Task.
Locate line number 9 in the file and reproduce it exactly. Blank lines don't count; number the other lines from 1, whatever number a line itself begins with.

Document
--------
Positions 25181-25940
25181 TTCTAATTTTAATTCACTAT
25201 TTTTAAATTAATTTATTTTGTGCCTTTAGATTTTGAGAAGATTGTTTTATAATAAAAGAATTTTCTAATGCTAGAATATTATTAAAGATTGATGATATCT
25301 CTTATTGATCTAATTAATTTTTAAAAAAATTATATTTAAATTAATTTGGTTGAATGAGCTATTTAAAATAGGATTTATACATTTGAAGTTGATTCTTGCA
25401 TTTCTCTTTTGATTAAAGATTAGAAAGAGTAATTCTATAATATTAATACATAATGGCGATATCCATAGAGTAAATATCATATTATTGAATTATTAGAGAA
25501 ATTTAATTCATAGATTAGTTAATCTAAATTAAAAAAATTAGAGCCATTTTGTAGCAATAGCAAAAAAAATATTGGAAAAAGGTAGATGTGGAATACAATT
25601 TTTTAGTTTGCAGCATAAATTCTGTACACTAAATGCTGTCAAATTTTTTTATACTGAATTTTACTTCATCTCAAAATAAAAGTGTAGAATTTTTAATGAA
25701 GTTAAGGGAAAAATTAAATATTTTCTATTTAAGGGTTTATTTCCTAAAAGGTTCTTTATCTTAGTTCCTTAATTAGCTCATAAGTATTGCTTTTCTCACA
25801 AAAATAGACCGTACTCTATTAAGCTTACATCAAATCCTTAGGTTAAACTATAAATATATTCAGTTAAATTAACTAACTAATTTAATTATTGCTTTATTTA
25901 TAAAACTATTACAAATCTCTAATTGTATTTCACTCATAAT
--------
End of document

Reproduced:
25801 AAAATAGACCGTACTCTATTAAGCTTACATCAAATCCTTAGGTTAAACTATAAATATATTCAGTTAAATTAACTAACTAATTTAATTATTGCTTTATTTA